I’m probably going against popular opinion, but the fact remains that journalism is a public trust and sometimes that trust requires self-restraint in bringing the necessary information to the public. If this had been the first time such an atrocity was committed in Afghanistan by American soldiers I would concede that the story carries notable impact with the photos. But we’ve faced so many similar public disclosures in the past. What’s to be gained from further photographic proof other than to shock?

While the military certainly should be put on notice, all of that could’ve happened without showing the graphic details. That certainly seems to have been the case with the Bales crime.

“The moral duties of caring,” Josephson writes, “require a journalist to render aid or prevent serious harm.”

From an ethical standpoint, the choice for The Times would seem to have been between the honesty of telling the story vs. respect for the victims as well as care for soldiers that may face retaliation from Afghan civilians as well as enemy fighters.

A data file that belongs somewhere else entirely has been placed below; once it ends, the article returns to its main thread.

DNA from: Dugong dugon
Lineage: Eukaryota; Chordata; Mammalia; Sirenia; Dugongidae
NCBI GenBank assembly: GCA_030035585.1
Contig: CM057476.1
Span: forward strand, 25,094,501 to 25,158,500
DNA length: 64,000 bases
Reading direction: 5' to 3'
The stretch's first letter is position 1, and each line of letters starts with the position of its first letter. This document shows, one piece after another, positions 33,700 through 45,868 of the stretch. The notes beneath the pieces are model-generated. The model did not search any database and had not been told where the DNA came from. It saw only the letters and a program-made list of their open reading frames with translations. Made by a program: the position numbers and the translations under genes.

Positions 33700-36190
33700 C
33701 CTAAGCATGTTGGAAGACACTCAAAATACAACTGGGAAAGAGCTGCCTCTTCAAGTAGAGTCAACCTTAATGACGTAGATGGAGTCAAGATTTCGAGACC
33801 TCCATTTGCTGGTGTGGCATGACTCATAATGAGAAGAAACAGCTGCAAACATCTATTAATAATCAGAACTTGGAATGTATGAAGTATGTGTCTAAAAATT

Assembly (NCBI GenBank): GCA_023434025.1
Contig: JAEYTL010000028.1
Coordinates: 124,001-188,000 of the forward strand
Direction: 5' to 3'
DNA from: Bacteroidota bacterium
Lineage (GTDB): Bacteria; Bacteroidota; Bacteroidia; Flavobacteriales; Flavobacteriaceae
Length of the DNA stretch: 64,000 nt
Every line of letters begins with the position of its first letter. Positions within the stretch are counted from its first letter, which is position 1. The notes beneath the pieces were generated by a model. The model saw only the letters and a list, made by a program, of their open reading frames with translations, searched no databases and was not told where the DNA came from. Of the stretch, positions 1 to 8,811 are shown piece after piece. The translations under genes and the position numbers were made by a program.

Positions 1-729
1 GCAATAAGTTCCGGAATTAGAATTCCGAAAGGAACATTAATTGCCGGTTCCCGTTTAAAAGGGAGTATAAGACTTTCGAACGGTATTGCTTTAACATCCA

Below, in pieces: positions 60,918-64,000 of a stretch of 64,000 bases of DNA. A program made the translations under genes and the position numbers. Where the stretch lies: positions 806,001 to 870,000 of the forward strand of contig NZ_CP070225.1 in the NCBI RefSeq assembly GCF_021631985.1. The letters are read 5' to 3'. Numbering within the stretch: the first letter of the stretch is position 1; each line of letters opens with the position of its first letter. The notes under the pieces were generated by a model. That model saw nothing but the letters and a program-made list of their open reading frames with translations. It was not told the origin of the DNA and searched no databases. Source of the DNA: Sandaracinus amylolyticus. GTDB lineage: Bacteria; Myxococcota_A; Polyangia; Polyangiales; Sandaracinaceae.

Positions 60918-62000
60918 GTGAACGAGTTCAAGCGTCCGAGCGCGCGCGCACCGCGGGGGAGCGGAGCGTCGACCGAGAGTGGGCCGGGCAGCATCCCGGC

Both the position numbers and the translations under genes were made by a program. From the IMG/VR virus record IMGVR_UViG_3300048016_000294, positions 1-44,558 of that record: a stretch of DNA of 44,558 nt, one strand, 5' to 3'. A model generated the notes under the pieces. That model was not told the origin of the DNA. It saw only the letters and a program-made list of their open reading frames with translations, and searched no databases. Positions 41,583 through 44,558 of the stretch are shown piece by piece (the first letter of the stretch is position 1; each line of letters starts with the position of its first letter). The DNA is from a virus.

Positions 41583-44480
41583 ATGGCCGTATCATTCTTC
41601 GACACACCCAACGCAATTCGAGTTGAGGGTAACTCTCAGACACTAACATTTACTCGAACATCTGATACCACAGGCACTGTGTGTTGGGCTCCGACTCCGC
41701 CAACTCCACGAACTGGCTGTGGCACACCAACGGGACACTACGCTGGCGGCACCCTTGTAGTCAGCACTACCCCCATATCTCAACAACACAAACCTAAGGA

However, there’s a larger dimension to stories like these. What exactly was the decision-making process that led up to The Times decision to print the photos?

Times Editor Davan Maharaj: “After careful consideration, we decided that publishing a small but representative selection of the photos would fulfill our obligation to readers to report vigorously and impartially on all aspects of the American mission in Afghanistan, including the allegation that the images reflect a breakdown in unit discipline that was endangering U.S. troops.”

That’s great, but who at The Times was responsible for that decision and how do they make such decisions? Those are the real questions that need to be answered.

If we are to trust the news media to act in the public’s best interest, those are the questions we all should want answered.